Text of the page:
The bill “will absolutely help save lives, but we cannot stop here,” NEA President Becky Pringle said at the time. “Lawmakers from both parties need to do more to pass comprehensive measures to stop the massacres at our public schools and communities.”
In July, NEA members at the annual Representative Assembly voted to issue a national call to action "to ensure that all students, educators, schools, campuses, and communities are safe from gun violence." The summit is part of that effort.
Molina, Martin, and several other educators and union staff shared their stories during an emotional but hopeful panel discussion. Common frustrations surfaced. Too often after a shooting, a narrative of blame leads to further trauma for the school community. And all of the participants said too little had changed in terms of policies that could prevent future incidents.
“In Texas, there is no talk about changing gun laws. All we got from our governor were panic buttons in our classrooms and empty promises to expand mental health services,” said Molina. “Our students shouldn’t have to train to survive being shot. Teachers shouldn’t have to pledge to stand in front of a bullet so students feel safe in the classroom. Parents shouldn’t have to feel scared to send their kids to school.”
“Help us stop the attacks, that’s what I want,” Molina said.
Educators want solutions that work—not the “hardening” of schools or campuses, which includes more metal detectors, excessive surveillance cameras, and worst of all, the push to arm educators.
Deborah Gatrell, another panelist at the NEA summit, is both a teacher and a Lt. Colonel in the Utah Army National Guard. While Gatrell is highly trained in the use of firearms, she says she would never want a weapon in the classroom.
“I’m a teacher and you are my students and I can’t see you as a potential threat and then teach you,” Gatrell said.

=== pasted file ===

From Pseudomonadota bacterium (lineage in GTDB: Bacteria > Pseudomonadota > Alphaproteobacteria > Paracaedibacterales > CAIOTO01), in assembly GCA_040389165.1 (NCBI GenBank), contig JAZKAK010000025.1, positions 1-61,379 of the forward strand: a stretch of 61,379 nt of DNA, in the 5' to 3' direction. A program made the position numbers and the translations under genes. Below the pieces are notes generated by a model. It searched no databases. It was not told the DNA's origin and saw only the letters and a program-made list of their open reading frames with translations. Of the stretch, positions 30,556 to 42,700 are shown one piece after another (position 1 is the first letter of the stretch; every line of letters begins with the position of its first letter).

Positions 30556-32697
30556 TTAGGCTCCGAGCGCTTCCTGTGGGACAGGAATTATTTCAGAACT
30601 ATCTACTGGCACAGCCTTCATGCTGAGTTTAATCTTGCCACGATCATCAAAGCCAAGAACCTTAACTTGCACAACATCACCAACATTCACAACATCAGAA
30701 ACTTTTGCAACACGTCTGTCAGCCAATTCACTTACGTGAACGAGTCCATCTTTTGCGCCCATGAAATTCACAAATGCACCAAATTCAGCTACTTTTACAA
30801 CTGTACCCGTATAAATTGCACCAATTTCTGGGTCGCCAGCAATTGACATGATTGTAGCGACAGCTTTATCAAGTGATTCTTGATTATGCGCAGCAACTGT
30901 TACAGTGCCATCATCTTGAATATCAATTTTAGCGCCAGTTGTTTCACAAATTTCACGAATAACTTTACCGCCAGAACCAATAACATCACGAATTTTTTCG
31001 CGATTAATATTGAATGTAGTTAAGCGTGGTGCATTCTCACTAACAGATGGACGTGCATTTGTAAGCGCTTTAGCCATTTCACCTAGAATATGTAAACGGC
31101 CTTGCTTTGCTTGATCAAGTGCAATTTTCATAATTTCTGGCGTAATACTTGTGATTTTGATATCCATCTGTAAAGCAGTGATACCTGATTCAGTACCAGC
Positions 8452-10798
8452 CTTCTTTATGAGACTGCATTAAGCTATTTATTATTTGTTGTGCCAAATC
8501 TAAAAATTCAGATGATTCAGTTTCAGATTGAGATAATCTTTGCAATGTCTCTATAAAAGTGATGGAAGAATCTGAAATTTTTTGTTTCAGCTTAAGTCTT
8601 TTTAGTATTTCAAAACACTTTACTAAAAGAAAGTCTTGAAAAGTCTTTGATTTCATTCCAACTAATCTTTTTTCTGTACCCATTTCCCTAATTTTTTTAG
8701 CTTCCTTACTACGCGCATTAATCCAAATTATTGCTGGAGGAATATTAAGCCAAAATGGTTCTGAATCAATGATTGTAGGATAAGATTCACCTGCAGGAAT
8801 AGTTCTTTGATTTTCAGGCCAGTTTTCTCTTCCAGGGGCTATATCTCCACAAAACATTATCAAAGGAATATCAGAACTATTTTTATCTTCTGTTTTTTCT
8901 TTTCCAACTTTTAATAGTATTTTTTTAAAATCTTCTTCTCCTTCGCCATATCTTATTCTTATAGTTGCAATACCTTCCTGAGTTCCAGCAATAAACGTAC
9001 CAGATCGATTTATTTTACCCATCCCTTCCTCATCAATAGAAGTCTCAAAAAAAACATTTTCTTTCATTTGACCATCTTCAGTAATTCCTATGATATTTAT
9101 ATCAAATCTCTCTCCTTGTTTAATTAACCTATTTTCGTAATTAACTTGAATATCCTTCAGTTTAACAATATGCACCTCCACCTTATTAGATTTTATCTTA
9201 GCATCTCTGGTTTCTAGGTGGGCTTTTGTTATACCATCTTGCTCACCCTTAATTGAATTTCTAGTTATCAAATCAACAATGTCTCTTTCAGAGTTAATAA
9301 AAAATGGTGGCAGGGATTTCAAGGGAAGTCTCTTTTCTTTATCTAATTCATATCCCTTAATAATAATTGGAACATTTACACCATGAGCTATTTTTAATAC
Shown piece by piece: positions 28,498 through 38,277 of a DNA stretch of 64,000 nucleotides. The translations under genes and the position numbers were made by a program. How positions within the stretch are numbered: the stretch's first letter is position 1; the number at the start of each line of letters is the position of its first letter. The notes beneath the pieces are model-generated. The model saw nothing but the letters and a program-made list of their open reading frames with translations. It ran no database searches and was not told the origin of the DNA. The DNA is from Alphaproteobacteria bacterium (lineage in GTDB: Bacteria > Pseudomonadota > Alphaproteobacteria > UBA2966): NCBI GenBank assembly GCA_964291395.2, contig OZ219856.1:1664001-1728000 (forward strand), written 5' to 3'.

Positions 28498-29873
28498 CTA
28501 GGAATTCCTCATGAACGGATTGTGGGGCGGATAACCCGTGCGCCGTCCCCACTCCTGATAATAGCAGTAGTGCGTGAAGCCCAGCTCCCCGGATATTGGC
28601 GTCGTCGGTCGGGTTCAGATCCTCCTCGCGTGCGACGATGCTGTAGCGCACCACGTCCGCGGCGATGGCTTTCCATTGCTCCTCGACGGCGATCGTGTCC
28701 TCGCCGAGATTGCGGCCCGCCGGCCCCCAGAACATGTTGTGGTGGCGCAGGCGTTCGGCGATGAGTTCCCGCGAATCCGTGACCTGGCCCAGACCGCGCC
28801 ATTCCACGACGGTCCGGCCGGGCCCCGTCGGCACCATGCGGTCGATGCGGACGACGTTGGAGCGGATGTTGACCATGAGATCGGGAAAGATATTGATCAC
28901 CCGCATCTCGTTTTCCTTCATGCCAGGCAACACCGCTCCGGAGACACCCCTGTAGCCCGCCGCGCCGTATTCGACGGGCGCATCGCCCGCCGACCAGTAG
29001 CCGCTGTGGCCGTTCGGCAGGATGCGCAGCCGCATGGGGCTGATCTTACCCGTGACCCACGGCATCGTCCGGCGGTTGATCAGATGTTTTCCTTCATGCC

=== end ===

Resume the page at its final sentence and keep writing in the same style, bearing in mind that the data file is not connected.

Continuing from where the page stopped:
She has been outspoken in her opposition to arming teachers, a tremendously dangerous idea that has been proposed in a number of state and local legislative bodies in recent years.
“It’s frustrating, but I’m not one to give up,” said Gatrell, who returned to the idea that educators and their unions must keep talking to their communities and to decision-makers.
“There are some people who are very fixed in their world view, but most people are somewhere in the middle. If we can approach them in a way that invites them to share, we can at least discuss why things like arming teachers is a bad idea.”
Eva Mays, a clinical social worker in the Los Angeles Unified School District, has seen what violence does to families. Before joining the school system, she worked with underserved adolescents in the juvenile justice and foster care systems and counseled families in the public health system.
“We’ve entered into a time when schools cannot just focus on academics,” said Mays. “We relentlessly screen kids to determine their math and reading levels; we also need to do screenings to find out if they’ve had a loss, if they have one stable adult at home, if they have lost housing,” she said.
“There are so many conversations that accompany how to address gun violence.”
Other strategy discussions during the summit ranged from the importance of electing leaders who understand the need for better gun laws to protections for students and employees that can be gained through bargaining and labor management collaboration.
NEA President Pringle praised the conference participants’ dedication, saying, “I appreciate your openness to bring your whole heart to this work. It is hard, but it is necessary.”
“As long as we are living with gun violence in this country, we the NEA will do everything we possibly can to lead change.”